Rude: Scott in recovery mode entering Firestone
Wednesday, August 1, 2012
AKRON, Ohio – People handle painful defeat differently. Punch a wall. Kick a door. Swear a streak. Cry a river. Curl in a corner. Drink in a dark room. Beat yourself up. Scream out a lung.
Adam Scott, a mild-mannered sort, chose none of that.
Instead he returned home to Switzerland, spent a few quiet days in the Alps, had his spirits boosted by a “ton of messages and emails” and went with his usual 48-hour recovery plan after a major championship:
Lie on a couch.
“I really just felt a bit shocked and almost a numb feeling about it,” Scott said Wednesday at the WGC-Bridgestone Invitational at Firestone Country Club, where he is defending champion. “I certainly didn’t beat myself up and have to curl up in a corner. . . . I’m certainly one who thinks you should get the anger out if it’s inside, but I just never had that.”
Shocked and numb.
He would use those words more than once when referring to his stunning collapse July 22 at the Open Championship. He blew a four-stroke lead when bogeying the final four holes and lost by one to beneficiary Ernie Els.
“That’s what the pressure of those situations can do,” Scott said.
He has not watched tape of that frightful finish. But he has replayed that in his mind several times, concluding the mess “happened so fast, even looking back on it.” Yet any sort of rumination apparently caused no loss of sleep or confidence.
“There wasn’t that much healing for me,” he said. “I mean, my game is in really great shape. I certainly analyzed the last few holes a little bit and took out of it what I wanted and then just thought about how great I played. I felt like it was my week, and I played like a champion, but I played four poor holes at the end. And you can’t win and do that.”
A few days after the Open at Royal Lytham, he and caddie Steve Williams kicked the tires on the topic. The intent was to look back and ahead simultaneously.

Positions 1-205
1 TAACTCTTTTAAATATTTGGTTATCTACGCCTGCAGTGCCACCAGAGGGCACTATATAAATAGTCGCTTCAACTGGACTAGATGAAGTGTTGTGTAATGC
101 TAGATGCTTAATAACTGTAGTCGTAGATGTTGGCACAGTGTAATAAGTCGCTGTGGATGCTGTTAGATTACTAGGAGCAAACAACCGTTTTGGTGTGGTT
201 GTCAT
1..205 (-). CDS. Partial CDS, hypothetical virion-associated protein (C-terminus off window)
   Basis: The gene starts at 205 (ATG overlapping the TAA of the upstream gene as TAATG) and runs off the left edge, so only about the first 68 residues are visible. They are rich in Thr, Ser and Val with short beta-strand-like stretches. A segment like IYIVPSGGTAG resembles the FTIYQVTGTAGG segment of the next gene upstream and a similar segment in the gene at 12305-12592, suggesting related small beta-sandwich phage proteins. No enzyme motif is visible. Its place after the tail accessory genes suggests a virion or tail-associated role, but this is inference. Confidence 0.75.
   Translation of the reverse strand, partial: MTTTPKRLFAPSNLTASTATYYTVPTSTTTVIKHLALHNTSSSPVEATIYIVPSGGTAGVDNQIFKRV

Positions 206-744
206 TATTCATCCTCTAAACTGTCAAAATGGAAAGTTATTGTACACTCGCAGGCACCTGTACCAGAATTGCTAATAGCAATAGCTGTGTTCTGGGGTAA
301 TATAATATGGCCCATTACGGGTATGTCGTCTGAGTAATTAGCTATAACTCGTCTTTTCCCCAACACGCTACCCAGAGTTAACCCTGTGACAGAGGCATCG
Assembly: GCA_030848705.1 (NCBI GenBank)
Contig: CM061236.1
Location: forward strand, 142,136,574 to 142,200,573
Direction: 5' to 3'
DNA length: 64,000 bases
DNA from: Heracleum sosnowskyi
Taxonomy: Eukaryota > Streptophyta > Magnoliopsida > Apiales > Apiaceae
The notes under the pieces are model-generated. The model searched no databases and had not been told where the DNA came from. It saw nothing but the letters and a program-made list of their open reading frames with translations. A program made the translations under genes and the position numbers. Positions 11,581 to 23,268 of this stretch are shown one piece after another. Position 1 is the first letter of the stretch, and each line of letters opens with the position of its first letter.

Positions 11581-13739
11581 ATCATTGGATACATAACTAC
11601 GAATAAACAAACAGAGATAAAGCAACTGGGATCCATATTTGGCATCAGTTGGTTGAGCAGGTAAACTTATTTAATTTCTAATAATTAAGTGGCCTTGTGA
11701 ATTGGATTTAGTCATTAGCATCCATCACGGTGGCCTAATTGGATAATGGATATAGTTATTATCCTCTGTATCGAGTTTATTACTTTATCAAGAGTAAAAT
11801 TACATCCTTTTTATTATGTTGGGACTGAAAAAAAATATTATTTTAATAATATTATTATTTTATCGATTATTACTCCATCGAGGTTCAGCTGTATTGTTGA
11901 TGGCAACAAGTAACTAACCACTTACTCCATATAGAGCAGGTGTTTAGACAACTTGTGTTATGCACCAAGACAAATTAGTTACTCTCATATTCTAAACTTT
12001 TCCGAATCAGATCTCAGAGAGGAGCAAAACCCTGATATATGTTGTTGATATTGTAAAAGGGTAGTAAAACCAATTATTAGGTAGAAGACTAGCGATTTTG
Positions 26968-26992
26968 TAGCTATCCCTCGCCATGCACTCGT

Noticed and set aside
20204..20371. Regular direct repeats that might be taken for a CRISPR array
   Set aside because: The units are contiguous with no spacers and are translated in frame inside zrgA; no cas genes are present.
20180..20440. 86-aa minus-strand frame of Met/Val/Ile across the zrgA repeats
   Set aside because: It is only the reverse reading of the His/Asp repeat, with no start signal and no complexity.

“We’re going to hopefully put ourselves in that position a lot more, and we’ll know how to handle each other that little bit better maybe,” Scott said. “He’ll understand me that little bit better because I’ve told him how I was feeling, and we’ll just get it done.”
One would think Scott, 32 and ranked sixth in the world, will put himself in contention again in majors. Yes, there are no guarantees in golf. But Scott is at a prime age and has improved his performance in the game’s top tournaments the last two years since changing his approach.
Lytham was his best showing yet. So he’s viewing that as a building block rather than a setback.
“The way I look at it, that was the proof that I’m good enough to win major championships,” Scott said. “Although I didn’t finish like a champion, I have in the past at other tournaments, so I know I’ve got that in me. It’s just putting the pieces together, and I think that might have been the last piece.”
The most important piece, though, would be breakthrough major success. That would involve closing. And closing isn’t what it once was. Tiger Woods used to put tournaments on lockdown when leading after 54 holes. This year, blown leads have become commonplace, even big ones, even late. Scott is merely the latest poster boy.
“It was just four holes that I’ll have to learn from and be tougher on myself next time I’m in that position,” Scott said.
That’s true to a point. Often in golf, when you plug one hole you spring a leak somewhere else. Next time the first 68 holes might be off.
For now, though, the focus is on the last four. Scott looks back and says the same thing he offered that Sunday night – that he felt comfortable. He admitted to making a couple of decisions too quickly. But he figures frayed nerves weren’t an issue, as they were down the stretch a few weeks earlier when he finished third at the AT&T National.
“(Then) the adrenaline was pumping and the hands felt like they were shaking and they were sweaty and all that kind of stuff that happens sometimes,” Scott said. “But not at Lytham. I felt completely in control and calm.”
That’s not to say he wouldn’t have minded a mulligan. Or two. Or three.
“Look, I mean, I could go over every shot and want to hit them all again,” Scott said, rattling off substandard approaches on Nos. 15-17 and a 3-wood tee shot into a bunker at 18. “You could pick them all again.”
Or you could pick up the pieces and construct. That’s the task he’s in the midst of attempting.